Adam told The Forum that they plan to offer memberships for those gamers interested in regular gaming sessions, but also times for anyone new to the experience. He said they plan to have VR guides on hand to help those new to the virtual experience, select a game or tour fit for them from the more than 200 games available in the world now. He said they’re planning to offer a core five games and rotate 25 others each quarter.
“A 5-year-old can do VR as long as a parent is there to make sure they don’t mess up the headsets,” Adam said. “A 90-year-old can do VR because it’s not physically demanding. … You can see the world.”
Elks building goes through changes
The second floor of the former Elks Lodge building located at 115 N. Main St. is undergoing a massive change. Staff from the Axe Factor is ass…
Benjamin Marriott, 10 years old in July, told The Forum that he has played several of the games including “Beat Saber,” “Elven Assassin,” and a job simulator where he learned how to cook a steak to become a chef, which his father said he enjoyed most.
The rest of the Marriotts’ plans, for now, must wait. As part of the agreement at purchase in February, the new owners are allowing the Elks to use the main floor and basement until the end of the year when the club officially moves to the former Maryville Public Safety building on Vine Street.
But when that time period is up, the Marriotts will start their extensive plan to renovate the kitchen and install pinball machines — the “Tilt” reference in Tap N Tilt — in the basement as well as open a public bar and grill on the main floor.
“You can’t stop him,” Ashley told The Forum of her husband.
Adam said he’s always wanted to own multiple businesses that people love.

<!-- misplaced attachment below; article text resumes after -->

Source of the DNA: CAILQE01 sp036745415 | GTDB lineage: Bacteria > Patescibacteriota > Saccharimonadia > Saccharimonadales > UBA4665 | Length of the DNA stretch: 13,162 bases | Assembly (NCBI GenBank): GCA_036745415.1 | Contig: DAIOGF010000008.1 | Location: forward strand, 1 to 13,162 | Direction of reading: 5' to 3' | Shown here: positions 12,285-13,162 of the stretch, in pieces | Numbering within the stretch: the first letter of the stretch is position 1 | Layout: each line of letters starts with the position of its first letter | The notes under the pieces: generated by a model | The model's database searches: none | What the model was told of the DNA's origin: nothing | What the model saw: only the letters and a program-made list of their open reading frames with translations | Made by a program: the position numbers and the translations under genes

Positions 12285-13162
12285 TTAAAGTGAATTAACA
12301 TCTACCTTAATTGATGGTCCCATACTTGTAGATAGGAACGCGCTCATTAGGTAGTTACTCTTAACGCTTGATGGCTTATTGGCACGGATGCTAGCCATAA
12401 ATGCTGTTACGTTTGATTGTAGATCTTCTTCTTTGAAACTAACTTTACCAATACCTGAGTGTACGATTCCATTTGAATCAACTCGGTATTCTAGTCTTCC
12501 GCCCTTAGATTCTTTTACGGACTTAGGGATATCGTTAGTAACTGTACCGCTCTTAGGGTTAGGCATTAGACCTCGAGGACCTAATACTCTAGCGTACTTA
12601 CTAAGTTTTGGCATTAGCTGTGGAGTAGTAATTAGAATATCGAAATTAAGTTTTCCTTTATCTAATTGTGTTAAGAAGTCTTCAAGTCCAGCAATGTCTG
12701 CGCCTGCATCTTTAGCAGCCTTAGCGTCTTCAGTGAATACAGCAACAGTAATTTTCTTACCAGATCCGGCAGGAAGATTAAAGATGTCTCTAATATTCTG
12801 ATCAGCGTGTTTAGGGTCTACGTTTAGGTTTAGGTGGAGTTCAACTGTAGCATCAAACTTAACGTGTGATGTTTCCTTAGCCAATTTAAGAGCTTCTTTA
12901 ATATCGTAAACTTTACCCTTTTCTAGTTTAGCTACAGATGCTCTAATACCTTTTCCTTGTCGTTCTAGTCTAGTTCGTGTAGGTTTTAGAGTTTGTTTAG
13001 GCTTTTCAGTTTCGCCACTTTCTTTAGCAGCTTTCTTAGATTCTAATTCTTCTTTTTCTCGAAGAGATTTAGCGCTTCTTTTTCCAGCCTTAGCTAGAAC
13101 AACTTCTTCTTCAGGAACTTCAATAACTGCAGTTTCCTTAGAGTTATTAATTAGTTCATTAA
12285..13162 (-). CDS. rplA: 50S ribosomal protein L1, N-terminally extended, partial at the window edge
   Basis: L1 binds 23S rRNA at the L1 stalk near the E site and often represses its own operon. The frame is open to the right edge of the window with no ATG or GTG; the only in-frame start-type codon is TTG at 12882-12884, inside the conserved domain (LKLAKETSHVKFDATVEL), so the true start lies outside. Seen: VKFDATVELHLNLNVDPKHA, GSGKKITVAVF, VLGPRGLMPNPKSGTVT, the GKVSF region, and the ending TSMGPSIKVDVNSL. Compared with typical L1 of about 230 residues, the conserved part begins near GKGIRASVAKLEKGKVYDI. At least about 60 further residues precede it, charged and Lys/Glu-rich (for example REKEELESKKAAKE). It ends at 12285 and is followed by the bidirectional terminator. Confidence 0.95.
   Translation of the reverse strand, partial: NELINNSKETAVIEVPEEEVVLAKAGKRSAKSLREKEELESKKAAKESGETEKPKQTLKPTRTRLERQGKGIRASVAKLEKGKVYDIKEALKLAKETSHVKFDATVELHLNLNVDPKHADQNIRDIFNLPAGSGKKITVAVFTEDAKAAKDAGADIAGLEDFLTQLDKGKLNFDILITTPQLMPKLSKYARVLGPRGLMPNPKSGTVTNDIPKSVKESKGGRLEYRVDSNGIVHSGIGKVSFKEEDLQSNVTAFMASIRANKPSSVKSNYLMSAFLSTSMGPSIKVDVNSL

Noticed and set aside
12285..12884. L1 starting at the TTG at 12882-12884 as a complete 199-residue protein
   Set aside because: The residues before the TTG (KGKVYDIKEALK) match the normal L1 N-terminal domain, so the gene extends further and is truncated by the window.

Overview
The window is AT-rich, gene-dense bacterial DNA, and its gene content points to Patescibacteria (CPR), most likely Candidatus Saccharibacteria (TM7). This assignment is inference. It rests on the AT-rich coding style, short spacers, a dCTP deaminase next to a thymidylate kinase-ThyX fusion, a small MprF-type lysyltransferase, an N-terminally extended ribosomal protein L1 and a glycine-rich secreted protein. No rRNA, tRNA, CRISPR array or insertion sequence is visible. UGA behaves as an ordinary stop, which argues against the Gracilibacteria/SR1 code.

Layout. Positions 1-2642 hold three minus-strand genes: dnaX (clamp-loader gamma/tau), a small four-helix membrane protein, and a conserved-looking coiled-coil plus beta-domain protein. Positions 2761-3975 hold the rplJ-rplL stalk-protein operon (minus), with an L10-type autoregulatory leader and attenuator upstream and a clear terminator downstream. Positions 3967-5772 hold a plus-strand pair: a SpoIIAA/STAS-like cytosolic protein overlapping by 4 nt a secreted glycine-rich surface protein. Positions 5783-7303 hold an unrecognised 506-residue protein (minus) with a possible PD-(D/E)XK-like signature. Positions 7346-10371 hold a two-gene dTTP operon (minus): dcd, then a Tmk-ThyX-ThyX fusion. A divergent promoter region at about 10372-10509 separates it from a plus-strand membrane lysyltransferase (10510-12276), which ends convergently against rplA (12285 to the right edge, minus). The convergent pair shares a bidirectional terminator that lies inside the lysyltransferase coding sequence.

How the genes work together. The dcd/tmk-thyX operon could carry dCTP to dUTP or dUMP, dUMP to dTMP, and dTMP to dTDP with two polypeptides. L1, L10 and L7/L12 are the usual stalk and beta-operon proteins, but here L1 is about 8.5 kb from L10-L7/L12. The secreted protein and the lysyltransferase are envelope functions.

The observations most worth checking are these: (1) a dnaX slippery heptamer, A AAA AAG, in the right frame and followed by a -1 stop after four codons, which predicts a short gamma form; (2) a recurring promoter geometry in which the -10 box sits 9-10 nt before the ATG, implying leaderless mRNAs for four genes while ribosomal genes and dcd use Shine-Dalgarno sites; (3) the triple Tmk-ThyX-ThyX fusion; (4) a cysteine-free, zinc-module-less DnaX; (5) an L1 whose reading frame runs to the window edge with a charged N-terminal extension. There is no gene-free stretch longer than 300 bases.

“When they call about a bounce house and you show up with it, you’re the coolest guy in the world,” he said. “We’ll have a facility where they can have a birthday party or a bachelor party. ... With Tap N Tilt, it’s kind of come eat and drink and enjoy yourself in any way you see fit. … It’s going to allow people to have options.”
The fact that all of his businesses relate in some way to the entertainment world allows him to attend trade shows and learn different and new things to offer the community and grow his businesses.
The family also plans to continue reinvesting in the building, but in a business savvy way accomplishing it over time. Adam said they plan to replace all the windows and doors as well as make the building ADA compliant.
“The building’s in great shape,” he said. “We love the building. It’s got character.”
He explained that because of a report made during the Elks’ ownership of the building there had been some concerns about the stability of the building.
During this purchase process, Fire Department Chief Phil Rickabaugh and city inspector Jim Wiederholt each assessed the building finding it in good repair and offering a few action items to complete repairs.
“They’ve been really helpful,” Adam said noting that they plan to apply for a city tax abatement program, to help with costs associated with the renovations.
Now with all this on his plate, many might think Adam and the Marriotts in general were too busy to even consider another project, but alas that is not the case.
Always thinking and planning for the future, Adam, a self-described “dreamer,” is also looking for the right location for an indoor inflatable experience for younger children.
He saw his idea was one that would work here when McDonald’s opened its indoor PlayPlace. He is keeping that iron in the fire, but is hyper-focused on finding the right location with the right associated costs.
“We really do think that is one thing that Maryville needs, is younger kids entertainment,” Adam said. “... I’m not going to stop working toward it.”
Adam attributed his ability to keep looking and moving forward to his partners in his many entertainment-based endeavors. He trusts in their abilities to keep his businesses serving the community, which allows him to think of future business plans. Adam believes they’ll end up hiring 15 to 20 people for the new event location in the former Elks building. He also hopes to work with other downtown businesses to possibly feature specials using their products.
Working with other business-minded people allows for cooperation and planning that helps area businesses thrive, he said, explaining that he’s always willing to collaborate and work toward bettering the community.
“I’ll talk to anyone about business as long as there’s coffee involved,” he said. “... Stay tuned. We’ve got a lot of stuff coming.”